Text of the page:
It’s actually an old story, and the Museo’s baffling combination of contemporary art and socio-historical souvenirs unintentionally captures the cyclical tale: a new immigrant group lands on our shores or is overrun by America’s expansion. At first it is rejected by the WASPy powers that be, but as it gains an economic foothold, political influence follows. The social clubs and churches that once were refuges become status symbols and ladders, its icons become national heroes and heroines (perhaps with a little whitewash), national holidays and honorary streets come close behind (Ask Fiorello LaGuardia, or Richard Daley). Monuments, too, at which point we have to confront the crucial question: When they put you on a pedestal, does it mean that you’ve arrived, or that you’re already done for?
Neither. You’ve metamorphosed, because the market economony follows the laws of the physical universe: Material is not destroyed or created, it’s merely repackaged. The heavy rolled rrrr’s not encouraged in an investment banker and no longer welcome in broad Hollywood stereotypes, might still be useful in nostalgic vignettes. Especially since assimilation, once desired, is now reviled.
Mainstreaming does in fact exact a heavy toll. Andy Benavides’s beautifully executed mural that bisects the bottom floor of the Museo records the exchange: Two hands, a child’s and an adult’s (his son’s and his) raised not in protest, but in what could be the Pledge of Allegiance. Written on the palms are virtues that that are admirable, but hardly belong exclusively to one ethnic group: loyal, hardworking, community-oriented.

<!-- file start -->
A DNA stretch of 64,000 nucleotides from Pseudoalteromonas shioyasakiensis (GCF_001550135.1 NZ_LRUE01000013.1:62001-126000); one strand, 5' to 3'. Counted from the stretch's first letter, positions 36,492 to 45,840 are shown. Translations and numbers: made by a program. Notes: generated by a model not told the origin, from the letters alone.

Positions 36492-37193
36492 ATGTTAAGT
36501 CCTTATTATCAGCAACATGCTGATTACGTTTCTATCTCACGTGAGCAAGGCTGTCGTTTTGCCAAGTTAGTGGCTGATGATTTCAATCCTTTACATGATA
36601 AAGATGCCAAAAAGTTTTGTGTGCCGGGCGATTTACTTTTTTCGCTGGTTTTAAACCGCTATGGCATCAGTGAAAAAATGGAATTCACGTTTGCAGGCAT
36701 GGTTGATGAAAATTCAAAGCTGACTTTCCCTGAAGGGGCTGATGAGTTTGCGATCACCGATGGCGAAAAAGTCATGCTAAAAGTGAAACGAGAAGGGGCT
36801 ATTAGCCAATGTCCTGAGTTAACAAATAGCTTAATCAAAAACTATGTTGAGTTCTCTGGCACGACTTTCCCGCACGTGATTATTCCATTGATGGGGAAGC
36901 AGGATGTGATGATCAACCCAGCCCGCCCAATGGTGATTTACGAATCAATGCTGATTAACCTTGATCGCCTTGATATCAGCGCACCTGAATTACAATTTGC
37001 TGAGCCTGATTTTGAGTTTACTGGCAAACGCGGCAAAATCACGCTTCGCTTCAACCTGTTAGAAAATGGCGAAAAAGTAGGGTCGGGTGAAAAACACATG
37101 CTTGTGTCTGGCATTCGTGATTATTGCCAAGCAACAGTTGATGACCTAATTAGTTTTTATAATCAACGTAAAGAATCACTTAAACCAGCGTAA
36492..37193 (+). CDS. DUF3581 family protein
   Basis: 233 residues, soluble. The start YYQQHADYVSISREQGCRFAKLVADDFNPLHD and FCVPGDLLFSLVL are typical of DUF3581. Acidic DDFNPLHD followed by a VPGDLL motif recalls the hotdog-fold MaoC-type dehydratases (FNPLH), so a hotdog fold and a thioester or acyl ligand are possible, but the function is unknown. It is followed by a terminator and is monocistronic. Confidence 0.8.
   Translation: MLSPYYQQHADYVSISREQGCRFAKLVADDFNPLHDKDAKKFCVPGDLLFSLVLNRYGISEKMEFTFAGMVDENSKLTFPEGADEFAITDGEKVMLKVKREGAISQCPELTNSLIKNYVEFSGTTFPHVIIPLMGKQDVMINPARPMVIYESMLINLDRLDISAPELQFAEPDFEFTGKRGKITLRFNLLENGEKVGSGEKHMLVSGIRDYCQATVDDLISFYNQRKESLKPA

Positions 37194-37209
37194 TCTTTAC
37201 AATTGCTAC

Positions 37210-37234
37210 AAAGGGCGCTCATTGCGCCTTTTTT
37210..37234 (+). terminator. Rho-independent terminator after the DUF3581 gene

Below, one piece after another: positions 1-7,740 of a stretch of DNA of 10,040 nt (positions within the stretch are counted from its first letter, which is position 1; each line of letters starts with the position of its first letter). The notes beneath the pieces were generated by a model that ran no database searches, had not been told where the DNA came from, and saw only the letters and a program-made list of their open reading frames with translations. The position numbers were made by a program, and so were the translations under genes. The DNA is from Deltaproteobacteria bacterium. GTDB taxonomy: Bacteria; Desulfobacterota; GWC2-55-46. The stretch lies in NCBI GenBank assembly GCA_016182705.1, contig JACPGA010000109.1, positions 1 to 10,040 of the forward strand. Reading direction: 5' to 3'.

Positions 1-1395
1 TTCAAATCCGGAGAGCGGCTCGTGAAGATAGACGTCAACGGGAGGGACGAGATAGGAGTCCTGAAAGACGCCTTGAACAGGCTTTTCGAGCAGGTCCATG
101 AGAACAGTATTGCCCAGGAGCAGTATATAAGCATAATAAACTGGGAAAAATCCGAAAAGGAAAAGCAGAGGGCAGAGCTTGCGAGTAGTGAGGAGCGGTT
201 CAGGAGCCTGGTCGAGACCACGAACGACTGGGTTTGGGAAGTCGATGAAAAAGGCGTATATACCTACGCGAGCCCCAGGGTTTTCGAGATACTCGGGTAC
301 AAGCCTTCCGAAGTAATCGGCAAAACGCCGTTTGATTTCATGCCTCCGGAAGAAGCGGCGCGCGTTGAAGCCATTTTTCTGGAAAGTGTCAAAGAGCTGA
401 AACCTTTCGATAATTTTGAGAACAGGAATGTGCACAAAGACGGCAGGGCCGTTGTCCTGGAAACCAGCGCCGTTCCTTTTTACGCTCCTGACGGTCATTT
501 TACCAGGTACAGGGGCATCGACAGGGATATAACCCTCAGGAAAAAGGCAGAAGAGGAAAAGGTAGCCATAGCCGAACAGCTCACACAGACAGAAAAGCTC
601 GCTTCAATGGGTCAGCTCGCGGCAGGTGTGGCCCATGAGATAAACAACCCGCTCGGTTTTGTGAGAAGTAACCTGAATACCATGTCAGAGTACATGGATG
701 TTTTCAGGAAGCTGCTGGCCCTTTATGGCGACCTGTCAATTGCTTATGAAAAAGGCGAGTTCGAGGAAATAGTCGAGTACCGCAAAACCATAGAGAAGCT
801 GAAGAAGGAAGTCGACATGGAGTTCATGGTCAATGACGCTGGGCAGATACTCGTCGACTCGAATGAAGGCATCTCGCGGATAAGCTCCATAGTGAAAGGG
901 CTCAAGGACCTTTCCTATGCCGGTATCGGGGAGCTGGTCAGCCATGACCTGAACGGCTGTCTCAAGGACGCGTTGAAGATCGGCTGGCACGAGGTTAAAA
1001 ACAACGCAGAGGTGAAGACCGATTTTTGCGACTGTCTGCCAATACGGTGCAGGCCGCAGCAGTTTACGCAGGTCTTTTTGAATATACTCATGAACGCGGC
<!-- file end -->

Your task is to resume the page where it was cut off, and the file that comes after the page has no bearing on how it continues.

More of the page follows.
Despite the effort of neo-Aztlan optimists to portray the Museo as part of a friendly reconquista, it is, as playwright (and Current contributor) Gregg Barrios notes, an agreement to “tell the American story from a Latino perspective.” If it were the other way around, perhaps MAS’s opening exhibitions would have engaged one of today’s hottest political topics, immigration, or given a nod to the role that Communities Organized for Public Service played in claiming real political power for Mexican-Americans.
“Where is the struggle?” Barrios asked as we walked through George Cisneros’s elegaic, wordless film tribute to religion and familia and John Dyer’s conjunto portrait gallery.